Regions with intellectual vigor are more likely to bounce back; those without risk a stupor.
You want to: bounce back from a hangover Veggie Rx: Kale This trendy green is popular for good reason.
But if you throw it against the hard wall of ultimate reality, it will bounce back and be very lively.
For years Rep. David Wu had managed to bounce back from one strange escapade after another.
Ojile likens it to chronic sleep deprivation: An occasional all-nighter is rough, but you bounce back.
But sometimes they hit a stone, sir, and bounce back a terrible distance!
More marbles would hit against the wood and bounce back than ever went through the little holes.
Air waves do the same thing; when they strike against a flat surface, they bounce back like a rubber ball.
You'd just hit the earth and then bounce back again, but there's no use of talking about that, because it never happened but once.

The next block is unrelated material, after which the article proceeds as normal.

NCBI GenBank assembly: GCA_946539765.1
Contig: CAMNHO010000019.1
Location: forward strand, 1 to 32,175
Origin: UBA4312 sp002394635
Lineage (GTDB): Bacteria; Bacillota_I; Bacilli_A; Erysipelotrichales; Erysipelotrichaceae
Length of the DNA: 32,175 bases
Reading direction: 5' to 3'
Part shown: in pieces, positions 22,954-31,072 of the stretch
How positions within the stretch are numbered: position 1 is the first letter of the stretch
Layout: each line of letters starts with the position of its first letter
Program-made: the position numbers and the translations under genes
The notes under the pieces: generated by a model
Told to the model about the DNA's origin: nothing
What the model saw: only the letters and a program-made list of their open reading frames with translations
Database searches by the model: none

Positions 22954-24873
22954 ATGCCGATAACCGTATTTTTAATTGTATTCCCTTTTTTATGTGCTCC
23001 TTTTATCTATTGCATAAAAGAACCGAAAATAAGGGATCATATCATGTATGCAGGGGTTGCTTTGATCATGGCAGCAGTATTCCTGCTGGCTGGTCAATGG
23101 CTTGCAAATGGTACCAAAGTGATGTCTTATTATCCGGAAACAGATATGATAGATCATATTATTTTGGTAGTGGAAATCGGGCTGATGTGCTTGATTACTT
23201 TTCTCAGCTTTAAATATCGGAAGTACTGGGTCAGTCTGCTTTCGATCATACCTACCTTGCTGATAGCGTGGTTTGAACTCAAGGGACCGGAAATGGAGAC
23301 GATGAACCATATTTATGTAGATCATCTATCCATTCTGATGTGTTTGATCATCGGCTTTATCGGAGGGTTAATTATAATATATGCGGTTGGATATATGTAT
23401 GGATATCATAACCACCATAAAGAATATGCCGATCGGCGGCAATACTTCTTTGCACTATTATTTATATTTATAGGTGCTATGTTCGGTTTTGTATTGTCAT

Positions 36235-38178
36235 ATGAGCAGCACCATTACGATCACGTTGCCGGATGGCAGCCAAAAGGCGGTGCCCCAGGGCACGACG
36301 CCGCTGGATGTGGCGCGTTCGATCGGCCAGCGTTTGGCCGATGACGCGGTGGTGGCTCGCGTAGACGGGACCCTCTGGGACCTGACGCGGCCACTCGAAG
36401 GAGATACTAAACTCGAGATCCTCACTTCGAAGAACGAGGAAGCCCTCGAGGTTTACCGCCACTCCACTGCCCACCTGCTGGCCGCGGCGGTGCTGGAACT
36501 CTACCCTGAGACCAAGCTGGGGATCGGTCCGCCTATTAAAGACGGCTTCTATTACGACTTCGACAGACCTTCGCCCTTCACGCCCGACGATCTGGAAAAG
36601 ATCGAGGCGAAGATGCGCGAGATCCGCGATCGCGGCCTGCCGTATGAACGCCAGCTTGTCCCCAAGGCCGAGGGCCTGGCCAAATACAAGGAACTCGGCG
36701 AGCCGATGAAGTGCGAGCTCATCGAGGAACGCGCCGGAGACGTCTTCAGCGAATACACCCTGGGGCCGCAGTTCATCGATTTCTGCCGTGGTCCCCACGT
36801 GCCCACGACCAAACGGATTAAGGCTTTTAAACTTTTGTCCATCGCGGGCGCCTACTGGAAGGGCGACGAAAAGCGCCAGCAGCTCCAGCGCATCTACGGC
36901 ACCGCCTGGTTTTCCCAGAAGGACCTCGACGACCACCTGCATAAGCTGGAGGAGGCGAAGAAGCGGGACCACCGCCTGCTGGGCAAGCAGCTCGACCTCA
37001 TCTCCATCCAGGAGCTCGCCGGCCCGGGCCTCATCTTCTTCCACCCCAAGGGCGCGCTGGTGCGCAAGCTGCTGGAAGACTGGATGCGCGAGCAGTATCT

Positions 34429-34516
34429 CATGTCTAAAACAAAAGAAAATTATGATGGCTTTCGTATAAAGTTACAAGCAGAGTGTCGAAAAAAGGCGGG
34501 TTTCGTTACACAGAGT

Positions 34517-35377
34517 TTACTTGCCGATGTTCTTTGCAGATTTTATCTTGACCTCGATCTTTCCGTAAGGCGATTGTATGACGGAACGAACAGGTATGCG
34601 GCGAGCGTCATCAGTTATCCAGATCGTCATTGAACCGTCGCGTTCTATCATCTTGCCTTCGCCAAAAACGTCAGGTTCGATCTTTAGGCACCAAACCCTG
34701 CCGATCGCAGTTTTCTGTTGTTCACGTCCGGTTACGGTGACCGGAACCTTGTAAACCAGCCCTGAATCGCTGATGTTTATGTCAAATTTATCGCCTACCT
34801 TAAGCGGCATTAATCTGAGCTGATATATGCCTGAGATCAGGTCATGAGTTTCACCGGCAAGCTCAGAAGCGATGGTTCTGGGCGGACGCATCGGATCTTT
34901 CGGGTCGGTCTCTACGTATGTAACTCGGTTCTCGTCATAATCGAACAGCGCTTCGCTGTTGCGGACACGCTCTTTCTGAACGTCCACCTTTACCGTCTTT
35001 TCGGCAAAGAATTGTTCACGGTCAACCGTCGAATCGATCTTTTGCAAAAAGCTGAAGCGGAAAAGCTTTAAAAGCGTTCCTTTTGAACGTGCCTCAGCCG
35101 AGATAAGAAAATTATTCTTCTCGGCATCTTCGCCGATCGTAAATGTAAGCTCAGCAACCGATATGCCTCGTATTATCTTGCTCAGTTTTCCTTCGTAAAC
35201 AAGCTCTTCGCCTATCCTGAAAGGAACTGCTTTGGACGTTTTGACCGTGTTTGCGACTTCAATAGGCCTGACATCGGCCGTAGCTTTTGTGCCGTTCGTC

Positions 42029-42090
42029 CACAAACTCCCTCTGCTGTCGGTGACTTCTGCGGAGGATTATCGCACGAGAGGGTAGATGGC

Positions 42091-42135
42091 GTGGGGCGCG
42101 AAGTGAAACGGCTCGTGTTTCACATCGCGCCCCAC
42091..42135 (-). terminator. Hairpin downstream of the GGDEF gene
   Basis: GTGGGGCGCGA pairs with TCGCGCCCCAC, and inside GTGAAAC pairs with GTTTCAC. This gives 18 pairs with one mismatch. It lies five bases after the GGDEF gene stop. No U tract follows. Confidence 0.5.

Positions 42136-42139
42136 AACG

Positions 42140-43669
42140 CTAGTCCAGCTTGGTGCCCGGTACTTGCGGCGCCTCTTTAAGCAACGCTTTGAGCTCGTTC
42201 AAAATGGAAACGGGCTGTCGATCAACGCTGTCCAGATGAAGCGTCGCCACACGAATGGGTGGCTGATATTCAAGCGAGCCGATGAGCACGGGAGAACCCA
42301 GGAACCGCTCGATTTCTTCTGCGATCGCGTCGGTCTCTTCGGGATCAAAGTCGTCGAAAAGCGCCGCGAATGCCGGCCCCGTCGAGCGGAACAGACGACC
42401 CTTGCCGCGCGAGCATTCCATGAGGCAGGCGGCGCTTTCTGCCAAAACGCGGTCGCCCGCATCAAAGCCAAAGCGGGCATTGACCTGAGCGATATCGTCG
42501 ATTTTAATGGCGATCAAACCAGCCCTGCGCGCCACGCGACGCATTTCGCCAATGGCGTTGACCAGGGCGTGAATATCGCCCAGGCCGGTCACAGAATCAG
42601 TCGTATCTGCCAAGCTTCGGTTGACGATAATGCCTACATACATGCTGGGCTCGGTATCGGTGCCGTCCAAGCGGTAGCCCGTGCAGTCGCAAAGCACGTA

As soon as they strike the object you are looking at, they reflect (bounce back) from it to your eyes.
early 13c., bounsen "to thump, hit," perhaps from Dutch bonzen "to beat, thump," or Low German bunsen, or imitative; sense probably influenced by bound (v.). Sense of "to bounce like a ball" is from 1510s; the rubber check sense is from 1927. Related: Bounced; bouncing.
1520s, "a heavy blow," also "a leap, a rebound" from bounce (v.). In reference to politicians and public opinion polls, by 1996, American English.
To recover; return to action: She had a bad case of flu, but bounced back in two days (1950s+)